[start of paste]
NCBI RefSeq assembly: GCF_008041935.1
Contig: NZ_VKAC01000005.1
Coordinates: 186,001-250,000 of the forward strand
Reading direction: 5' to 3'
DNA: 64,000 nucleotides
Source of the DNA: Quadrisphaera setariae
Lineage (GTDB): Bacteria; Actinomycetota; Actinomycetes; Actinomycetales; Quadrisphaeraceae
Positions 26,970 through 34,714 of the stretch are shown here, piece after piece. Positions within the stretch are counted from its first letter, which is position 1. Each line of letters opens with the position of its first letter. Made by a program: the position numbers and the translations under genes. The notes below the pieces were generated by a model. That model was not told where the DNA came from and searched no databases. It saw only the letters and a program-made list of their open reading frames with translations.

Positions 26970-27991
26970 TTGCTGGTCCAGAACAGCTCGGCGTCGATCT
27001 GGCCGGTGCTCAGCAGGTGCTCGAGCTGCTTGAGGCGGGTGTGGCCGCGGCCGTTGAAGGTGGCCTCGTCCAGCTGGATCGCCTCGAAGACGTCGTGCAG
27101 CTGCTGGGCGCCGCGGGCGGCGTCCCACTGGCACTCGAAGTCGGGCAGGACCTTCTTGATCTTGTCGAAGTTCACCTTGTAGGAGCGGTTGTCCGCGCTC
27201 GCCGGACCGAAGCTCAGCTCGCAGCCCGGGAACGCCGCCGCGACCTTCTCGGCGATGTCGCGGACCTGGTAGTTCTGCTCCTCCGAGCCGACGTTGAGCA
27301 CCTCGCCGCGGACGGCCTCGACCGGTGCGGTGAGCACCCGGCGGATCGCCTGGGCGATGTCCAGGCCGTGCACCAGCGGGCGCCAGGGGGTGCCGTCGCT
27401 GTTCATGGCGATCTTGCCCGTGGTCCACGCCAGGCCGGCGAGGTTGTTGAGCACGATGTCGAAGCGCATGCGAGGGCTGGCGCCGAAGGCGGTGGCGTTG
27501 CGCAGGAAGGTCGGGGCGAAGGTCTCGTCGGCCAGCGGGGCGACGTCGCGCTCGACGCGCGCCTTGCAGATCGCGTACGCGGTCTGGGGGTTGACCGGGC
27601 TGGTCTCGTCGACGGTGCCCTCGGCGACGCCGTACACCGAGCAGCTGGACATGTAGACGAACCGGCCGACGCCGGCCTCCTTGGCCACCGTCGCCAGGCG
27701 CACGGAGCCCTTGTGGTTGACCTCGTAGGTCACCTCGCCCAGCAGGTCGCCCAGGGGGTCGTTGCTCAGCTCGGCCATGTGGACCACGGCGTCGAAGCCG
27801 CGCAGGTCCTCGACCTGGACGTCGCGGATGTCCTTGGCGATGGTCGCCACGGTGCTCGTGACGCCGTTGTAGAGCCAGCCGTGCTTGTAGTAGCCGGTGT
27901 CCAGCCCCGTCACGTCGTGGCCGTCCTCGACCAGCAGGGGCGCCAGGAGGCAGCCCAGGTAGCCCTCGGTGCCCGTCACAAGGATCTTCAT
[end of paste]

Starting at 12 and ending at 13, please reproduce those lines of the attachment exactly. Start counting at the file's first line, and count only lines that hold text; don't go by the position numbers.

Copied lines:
27101 CTGCTGGGCGCCGCGGGCGGCGTCCCACTGGCACTCGAAGTCGGGCAGGACCTTCTTGATCTTGTCGAAGTTCACCTTGTAGGAGCGGTTGTCCGCGCTC
27201 GCCGGACCGAAGCTCAGCTCGCAGCCCGGGAACGCCGCCGCGACCTTCTCGGCGATGTCGCGGACCTGGTAGTTCTGCTCCTCCGAGCCGACGTTGAGCA